“TIE” is a layer comprising TYMOR 1203 (TM) anhydride-grafted linear low density polyethylene having a melt index of 1.6 and a density of 0.910 g/cc; obtained from Morton International of Chicago, Ill. (both “TIE” layers in the above film structure are the same).

“EVOH” is a layer comprising LC-H101BD (TM) ethylene/vinyl alcohol copolymer having 38mole percent of ethylene, a melt index of 1.5 and a melt point of 175° C.; obtained from EVAL Co. of America, of Lisle, Ill; and

“SBC” is a layer comprising KK36 (TM) styrene/butadiene copolymer having 75 percent by weight of styrene, a melt index of 8.0 (Condition G of ASTM D-1238) and a density of 1.01 g/ cc, obtained from Phillips 66, of Pasadena, Tex.

The interior and exterior films had a thickness of approximately 1 mil and the foam portion had a thickness ranging from about 110 to about 170 mils.

Example 1

Approximately 70 composite foam trays as described above, having the dimensions (L×W×D) 6″×6″×2″, were tested in a vacuum chamber that reduced the ambient pressure around the trays from about 1000 mbars to about 5 mbars in less than 2 seconds. The trays were of marginal quality, with uneven cell size distribution. Half of the trays were perforated in accordance with the present invention on the outer surface thereof with perforation needles having a diameter of 30 mils, to a depth of approximately 40% of the tray wall thickness, and spaced at about 1 perforation/in2. Approximately 40% of the non-perforated trays failed, i.e., were structurally damaged due to rupture of the foam cell walls and/or exhibited delamination of the interior film. On the other hand, only about 4% of the perforated trays exhibited such damage.

Example 2

Approximately 100 composite trays as described above, judged to be of good quality (even cell size distribution), were tested in a vacuum chamber as in Example 1. The trays had the dimensions (L×W×D) 9″×7″×2″. Half of the trays were perforated in accordance with the invention on the outer surface with perforation needles having a diameter of 30 mils, to a depth of approximately 40% of the tray wall thickness, and spaced at approx. 1 perforation/in2. Perforation occurred prior to thermoforming the laminated film/foam/film web into trays. Approximately 6% of the non-perforated trays failed, i.e., were structurally damaged due to rupture of the foam cell walls and/or exhibited delamination of the interior film. On the other hand, none of the perforated trays exhibited such damage.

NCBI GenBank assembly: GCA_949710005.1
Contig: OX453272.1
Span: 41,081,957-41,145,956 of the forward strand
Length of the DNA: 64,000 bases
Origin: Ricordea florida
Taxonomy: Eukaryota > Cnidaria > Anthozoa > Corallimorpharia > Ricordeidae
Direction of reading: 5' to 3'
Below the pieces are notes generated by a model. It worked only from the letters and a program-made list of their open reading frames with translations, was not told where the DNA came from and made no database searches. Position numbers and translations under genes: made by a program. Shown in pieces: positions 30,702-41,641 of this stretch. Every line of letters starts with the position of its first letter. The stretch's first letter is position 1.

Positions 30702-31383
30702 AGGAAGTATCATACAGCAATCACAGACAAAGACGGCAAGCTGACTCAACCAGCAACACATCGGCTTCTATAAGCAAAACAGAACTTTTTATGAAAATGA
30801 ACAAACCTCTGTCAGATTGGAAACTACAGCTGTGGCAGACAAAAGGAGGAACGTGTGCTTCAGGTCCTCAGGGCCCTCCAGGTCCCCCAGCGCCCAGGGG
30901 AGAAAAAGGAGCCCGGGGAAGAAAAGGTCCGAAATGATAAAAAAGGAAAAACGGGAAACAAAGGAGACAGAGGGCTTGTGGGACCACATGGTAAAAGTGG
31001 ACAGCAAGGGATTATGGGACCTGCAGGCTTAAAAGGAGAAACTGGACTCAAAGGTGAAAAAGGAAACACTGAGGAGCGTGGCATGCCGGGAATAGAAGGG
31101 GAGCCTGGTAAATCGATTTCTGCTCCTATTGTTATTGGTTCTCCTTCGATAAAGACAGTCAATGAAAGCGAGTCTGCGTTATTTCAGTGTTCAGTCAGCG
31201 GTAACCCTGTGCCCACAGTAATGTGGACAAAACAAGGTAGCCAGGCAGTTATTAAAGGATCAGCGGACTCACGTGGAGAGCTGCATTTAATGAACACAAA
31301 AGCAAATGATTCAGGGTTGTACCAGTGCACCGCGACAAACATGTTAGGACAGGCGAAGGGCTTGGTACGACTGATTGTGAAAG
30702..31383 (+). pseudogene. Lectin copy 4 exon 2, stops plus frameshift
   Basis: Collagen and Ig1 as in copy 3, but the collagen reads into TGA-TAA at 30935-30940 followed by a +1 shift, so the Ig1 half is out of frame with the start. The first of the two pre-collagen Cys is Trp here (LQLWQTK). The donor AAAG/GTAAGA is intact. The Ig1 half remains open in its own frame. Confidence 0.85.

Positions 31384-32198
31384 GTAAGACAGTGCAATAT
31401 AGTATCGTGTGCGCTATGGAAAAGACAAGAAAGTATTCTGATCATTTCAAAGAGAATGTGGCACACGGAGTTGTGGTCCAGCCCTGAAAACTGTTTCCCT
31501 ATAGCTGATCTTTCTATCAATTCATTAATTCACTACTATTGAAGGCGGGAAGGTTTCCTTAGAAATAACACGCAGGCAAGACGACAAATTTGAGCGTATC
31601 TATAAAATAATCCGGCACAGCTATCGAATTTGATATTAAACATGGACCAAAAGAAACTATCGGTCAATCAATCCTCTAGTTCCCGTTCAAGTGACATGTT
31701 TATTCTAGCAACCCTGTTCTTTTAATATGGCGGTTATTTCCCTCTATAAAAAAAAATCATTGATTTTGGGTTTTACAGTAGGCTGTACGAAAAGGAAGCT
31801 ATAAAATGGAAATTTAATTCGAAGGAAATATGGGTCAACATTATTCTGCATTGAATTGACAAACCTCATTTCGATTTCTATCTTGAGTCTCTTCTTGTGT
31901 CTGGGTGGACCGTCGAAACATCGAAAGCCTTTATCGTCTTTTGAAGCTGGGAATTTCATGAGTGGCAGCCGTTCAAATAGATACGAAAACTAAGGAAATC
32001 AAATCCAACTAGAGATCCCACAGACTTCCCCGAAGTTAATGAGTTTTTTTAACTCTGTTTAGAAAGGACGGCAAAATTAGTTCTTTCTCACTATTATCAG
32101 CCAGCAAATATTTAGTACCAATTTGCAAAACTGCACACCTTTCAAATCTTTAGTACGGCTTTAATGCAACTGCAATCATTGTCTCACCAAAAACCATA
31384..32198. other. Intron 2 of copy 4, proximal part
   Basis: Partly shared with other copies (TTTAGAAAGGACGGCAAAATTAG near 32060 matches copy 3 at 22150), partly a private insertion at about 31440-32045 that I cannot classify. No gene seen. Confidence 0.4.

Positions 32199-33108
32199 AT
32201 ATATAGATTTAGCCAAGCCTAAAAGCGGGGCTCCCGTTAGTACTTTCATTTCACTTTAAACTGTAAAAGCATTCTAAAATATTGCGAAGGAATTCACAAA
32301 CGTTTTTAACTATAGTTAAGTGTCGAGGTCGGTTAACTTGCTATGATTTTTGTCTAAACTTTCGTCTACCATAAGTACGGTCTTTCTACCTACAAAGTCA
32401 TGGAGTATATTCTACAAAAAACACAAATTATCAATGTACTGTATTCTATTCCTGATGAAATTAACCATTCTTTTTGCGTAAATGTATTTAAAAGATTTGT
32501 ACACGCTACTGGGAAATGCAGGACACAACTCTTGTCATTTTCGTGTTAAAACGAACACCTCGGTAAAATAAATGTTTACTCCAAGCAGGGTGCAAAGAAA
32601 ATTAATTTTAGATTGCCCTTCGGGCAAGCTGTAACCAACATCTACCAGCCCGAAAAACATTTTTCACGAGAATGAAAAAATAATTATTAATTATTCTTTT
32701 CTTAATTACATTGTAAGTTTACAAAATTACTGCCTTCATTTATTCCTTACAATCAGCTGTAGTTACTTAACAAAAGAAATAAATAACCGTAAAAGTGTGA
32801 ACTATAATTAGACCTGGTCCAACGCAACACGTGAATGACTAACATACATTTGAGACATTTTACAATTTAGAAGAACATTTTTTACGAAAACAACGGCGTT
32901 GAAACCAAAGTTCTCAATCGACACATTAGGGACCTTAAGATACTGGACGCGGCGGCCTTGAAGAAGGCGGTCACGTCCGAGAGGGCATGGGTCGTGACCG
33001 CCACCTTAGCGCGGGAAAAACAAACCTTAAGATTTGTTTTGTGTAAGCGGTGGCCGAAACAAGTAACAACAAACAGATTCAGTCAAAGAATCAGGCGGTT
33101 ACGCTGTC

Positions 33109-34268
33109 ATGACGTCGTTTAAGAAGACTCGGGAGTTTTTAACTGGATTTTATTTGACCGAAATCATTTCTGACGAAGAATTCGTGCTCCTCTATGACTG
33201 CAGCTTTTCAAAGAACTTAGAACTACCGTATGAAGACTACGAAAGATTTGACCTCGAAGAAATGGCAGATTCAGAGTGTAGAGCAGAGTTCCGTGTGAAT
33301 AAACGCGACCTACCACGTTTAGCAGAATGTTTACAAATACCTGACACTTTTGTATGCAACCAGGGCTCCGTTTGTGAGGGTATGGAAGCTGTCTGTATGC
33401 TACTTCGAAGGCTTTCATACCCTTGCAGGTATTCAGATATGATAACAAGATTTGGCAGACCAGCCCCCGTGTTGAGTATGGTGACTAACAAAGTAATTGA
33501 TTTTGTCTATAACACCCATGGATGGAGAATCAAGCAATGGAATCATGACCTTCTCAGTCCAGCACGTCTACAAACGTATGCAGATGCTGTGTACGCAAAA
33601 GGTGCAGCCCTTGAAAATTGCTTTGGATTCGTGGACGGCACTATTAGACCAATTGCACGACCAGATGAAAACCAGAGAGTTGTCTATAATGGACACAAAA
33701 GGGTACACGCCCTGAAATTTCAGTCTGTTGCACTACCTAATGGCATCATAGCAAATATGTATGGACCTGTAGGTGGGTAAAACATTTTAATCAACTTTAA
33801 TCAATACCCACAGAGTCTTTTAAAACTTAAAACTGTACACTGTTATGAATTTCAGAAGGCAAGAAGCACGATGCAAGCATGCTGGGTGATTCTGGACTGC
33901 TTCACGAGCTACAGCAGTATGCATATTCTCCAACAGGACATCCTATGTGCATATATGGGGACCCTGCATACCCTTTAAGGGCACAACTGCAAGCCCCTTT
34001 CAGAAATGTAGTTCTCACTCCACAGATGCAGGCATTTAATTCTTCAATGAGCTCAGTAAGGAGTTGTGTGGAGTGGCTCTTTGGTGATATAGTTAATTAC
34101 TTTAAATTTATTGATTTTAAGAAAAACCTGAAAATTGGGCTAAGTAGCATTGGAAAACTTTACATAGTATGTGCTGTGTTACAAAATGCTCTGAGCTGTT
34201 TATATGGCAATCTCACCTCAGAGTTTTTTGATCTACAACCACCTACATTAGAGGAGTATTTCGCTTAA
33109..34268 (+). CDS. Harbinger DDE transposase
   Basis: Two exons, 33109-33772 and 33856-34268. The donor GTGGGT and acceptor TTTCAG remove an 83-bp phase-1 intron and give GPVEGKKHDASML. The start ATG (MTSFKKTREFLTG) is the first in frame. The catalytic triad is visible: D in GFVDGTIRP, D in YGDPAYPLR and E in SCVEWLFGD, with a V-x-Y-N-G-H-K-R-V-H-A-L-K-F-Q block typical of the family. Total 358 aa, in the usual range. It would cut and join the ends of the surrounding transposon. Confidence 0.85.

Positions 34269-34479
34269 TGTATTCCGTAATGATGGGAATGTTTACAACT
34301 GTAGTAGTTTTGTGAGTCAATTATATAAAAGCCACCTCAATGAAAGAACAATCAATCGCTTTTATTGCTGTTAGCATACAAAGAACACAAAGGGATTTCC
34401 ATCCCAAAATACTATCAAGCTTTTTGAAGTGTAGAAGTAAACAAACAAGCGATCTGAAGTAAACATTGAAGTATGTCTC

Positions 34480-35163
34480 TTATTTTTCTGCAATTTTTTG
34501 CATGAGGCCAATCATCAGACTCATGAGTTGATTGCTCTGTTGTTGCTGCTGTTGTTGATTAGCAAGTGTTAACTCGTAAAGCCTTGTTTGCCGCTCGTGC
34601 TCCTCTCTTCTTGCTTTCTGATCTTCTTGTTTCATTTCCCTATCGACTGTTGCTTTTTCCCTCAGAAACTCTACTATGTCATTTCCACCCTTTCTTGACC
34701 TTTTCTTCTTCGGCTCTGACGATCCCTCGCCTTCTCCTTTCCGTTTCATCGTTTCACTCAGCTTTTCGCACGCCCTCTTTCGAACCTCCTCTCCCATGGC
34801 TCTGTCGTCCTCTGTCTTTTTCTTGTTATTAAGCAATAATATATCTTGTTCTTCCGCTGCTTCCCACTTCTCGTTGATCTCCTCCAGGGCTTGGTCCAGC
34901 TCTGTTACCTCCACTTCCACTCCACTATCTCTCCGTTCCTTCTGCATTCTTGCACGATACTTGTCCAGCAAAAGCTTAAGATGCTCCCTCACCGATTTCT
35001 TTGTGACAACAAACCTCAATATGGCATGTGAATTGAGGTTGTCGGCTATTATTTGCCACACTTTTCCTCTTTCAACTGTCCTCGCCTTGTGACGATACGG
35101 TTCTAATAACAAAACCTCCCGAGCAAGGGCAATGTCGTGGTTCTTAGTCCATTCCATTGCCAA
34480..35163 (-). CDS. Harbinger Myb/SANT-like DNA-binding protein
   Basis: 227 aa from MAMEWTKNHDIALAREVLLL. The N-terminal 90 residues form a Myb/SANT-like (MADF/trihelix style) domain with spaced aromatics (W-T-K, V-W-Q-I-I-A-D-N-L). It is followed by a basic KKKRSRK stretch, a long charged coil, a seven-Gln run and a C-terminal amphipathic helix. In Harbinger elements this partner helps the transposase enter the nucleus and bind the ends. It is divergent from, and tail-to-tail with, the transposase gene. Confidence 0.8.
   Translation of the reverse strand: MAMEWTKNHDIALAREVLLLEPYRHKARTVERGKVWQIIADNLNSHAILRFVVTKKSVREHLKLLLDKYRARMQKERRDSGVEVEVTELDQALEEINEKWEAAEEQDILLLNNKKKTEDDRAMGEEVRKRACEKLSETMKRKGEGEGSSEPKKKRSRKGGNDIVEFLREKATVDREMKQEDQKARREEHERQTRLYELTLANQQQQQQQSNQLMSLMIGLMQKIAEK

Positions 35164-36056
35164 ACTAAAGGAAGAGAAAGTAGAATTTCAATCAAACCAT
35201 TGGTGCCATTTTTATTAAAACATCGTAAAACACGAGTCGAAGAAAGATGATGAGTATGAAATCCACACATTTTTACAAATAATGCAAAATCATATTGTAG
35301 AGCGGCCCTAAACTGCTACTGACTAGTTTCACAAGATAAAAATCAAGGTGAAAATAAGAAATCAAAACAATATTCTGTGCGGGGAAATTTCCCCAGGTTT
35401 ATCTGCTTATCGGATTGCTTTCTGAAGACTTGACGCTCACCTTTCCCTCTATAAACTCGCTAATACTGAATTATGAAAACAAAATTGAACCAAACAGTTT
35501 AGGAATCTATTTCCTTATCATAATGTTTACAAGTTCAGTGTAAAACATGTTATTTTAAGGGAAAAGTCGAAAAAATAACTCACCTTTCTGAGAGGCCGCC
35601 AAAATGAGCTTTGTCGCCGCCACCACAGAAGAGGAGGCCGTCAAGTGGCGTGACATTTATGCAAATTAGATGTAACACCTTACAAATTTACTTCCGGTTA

Example 3

Approximately 250 composite trays as described above, judged to be of good quality (even cell size distribution), were tested in a vacuum chamber as in Example 1. The trays had the dimensions (L×W×D) 6″×6″×2.5″. Half of the trays were perforated in accordance with the present invention on the outer surface with perforation needles having a diameter of 15 mils, to a depth of approximately 58% of the tray wall thickness, and spaced at about 1 perforation/in2. Perforation occurred prior to thermoforming the laminated film/foam/film web into trays. Approximately 6% of the non-perforated trays failed, i.e., were structurally damaged due to rupture of the foam cell walls and/or exhibited delamination of the interior film. On the other hand, none of the perforated trays exhibited such damage.

While the invention has been described with reference to illustrative examples, those skilled in the art will understand that various modifications may be made to the invention as described without departing from the scope of the claims which follow.

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Referenced by
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Classifications
U.S. Classification206/213.1, 426/396, 53/441, 53/432, 206/557, 426/129
International ClassificationB65D81/20
Cooperative ClassificationB65D81/20, B65D65/44
European ClassificationB65D65/44, B65D81/20
Legal Events
DateCodeEventDescription
20 Oct 2009FPExpired due to failure to pay maintenance fee
Effective date: 20090828
28 Aug 2009LAPSLapse for failure to pay maintenance fees
9 Mar 2009REMIMaintenance fee reminder mailed
1 Feb 2005FPAYFee payment
Year of fee payment: 4
26 Aug 1999ASAssignment
Owner name: CRYOVAC, INC., SOUTH CAROLINA
Free format text: ASSIGNMENT OF ASSIGNORS INTEREST;ASSIGNORS:MUNGO, DARREN B.;OWENSBY, JOSEPH E.;REEL/FRAME:010170/0595;SIGNING DATES FROM 19990811 TO 19990817